My recent piece about the feebleness of Peter Mandelson’s speechwriters looked ahead to the coming international tour of David Cameron to see if his people would do a better job.

NB folks, what follows is not about policy as such. It’s about speechwriting and diplomatic technique, and the way messages are sent/received both explicitly and implicitly.

First, the headlines were caught by the Prime Minister’s strong support for Turkey’s EU membership:

When I think about what Turkey has done to defend Europe as a NATO ally and what Turkey is doing today in Afghanistan alongside our European allies, it makes me angry that your progress towards EU membership can be frustrated in the way that it has been.

My view is clear: I believe it is just wrong to say that Turkey can guard the camp but not be allowed to sit in the tent.

I will remain your strongest possible advocate for EU membership and for greater influence at the top table of European diplomacy.

Strong meat. But is it quite wise to strike such a forward position within hours of landing in Turkey?

Not according to this scathing review by Barry Rubin:

It is a textbook example of how not to conduct international affairs … everything should be conditional. The message to be delivered is that it is in your interest to respect my interests.

Cameron did the precise and exact opposite. His message was: The UK needs Turkey. Turkey is wonderful. Its behavior has been perfect. We are desperate for your help.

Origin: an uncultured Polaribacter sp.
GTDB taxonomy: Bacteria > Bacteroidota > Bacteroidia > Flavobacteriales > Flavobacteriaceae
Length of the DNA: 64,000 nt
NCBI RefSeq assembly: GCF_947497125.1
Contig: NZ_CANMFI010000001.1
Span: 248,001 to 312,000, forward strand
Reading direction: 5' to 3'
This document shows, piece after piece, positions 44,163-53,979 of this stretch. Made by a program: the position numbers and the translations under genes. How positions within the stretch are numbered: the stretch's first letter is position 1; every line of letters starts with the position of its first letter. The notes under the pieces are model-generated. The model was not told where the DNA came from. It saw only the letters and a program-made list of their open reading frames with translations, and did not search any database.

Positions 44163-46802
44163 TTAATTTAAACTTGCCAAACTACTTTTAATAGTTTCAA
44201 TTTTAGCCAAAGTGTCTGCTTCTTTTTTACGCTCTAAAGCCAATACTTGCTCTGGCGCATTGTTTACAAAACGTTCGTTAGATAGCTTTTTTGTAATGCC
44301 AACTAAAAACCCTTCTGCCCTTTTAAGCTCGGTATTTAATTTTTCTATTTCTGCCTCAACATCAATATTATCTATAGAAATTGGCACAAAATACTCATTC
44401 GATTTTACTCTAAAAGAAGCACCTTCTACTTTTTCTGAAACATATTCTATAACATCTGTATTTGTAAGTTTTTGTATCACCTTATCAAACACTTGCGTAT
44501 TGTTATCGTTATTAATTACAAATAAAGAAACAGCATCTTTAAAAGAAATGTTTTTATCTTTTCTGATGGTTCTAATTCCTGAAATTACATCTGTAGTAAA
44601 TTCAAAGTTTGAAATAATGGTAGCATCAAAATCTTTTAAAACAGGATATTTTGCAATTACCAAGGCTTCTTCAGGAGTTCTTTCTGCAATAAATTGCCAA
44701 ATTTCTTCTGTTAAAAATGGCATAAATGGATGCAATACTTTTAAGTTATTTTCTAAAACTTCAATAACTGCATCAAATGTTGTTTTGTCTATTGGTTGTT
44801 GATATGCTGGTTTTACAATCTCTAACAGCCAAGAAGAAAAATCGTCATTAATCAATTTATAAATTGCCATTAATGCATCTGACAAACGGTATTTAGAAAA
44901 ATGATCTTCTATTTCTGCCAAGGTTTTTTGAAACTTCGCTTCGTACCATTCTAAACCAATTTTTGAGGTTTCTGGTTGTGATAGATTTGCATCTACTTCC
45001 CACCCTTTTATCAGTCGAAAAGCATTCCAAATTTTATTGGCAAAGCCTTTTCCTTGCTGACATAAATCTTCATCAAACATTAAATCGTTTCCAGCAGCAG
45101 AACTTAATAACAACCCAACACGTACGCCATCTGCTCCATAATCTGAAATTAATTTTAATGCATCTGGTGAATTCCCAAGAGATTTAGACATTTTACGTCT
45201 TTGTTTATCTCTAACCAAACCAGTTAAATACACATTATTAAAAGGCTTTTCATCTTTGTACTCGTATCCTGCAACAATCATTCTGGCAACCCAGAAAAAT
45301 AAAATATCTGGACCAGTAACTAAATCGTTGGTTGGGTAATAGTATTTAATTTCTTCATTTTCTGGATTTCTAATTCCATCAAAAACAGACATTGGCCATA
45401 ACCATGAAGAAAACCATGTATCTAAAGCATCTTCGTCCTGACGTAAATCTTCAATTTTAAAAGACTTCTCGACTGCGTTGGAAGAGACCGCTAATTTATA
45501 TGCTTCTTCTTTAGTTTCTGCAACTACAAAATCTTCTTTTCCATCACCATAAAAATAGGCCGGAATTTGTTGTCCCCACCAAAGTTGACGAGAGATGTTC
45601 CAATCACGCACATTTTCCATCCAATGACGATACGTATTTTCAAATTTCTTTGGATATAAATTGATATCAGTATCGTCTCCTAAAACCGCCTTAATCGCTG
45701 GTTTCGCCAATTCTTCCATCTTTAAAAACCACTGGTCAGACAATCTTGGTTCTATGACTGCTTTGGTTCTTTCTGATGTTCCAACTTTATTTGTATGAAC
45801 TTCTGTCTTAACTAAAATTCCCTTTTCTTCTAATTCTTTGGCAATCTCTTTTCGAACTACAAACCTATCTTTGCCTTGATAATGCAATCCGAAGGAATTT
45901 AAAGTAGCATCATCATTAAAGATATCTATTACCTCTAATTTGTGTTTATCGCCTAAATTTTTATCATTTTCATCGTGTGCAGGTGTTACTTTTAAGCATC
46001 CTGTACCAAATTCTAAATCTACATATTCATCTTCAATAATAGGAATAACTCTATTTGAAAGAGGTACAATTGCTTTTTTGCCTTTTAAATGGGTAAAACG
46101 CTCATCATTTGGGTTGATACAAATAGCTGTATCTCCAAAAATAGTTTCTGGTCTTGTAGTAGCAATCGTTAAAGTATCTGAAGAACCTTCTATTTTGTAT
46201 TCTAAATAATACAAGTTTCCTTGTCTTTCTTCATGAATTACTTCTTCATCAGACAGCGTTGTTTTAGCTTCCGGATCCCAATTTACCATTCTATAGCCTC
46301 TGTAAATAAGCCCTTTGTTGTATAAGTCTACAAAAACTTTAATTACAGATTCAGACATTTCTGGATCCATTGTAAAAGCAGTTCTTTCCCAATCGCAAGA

What is the effect? A man goes into a bazaar, points to a carpet, and says, “That is the most beautiful carpet I have ever seen. I must have it no matter what the price! How much is it?”

In addition, Cameron committed some other howling mistakes, several of which will amaze you…

Which he proceeds mercilessly to describe.

It has to be said. There is a serious point here. To open a speech like this…

Turkey is vital for our economy, vital for our security and vital for our politics and our diplomacy…

… is dubious technique. It gives a gauche hint of subservience, almost desperation. You are vital to us! You are! The effect of which is to suggest deep insecurity  on our part – that we might not be vital to them.


On to the Prime Minister’s speech in India:

I come here with a very clear purpose: to show what this new start means for our two countries. I want to take the relationship between India and Britain to the next level. I want to make it stronger, wider, and deeper.

To show how serious I am I have brought with me the biggest visiting delegation of any British Prime Minister in recent years. Members of my Cabinet, our most dynamic business leaders, leaders of industry, social entrepreneurs, civic leaders, figures from our most forward-looking arts institutions and museums, sports men and women, and pioneers of community activism.

Phew! Did anyone ask India if it wanted or needed this sprawling entourage of Busy Brits?

… this country matters to Britain for many reasons beyond your economy too (sic). With over 700 million voters and three million elected representatives at council level, your democracy is a beacon to our world. You have wonderful tradition of democratic secularism; home to dozens of faiths and hundreds of languages, people are free to be Muslim, Hindu or Sikh and to speak Marathi, Punjabi or Tamil. But, at the same time, and without any contradiction, they are all Indian too.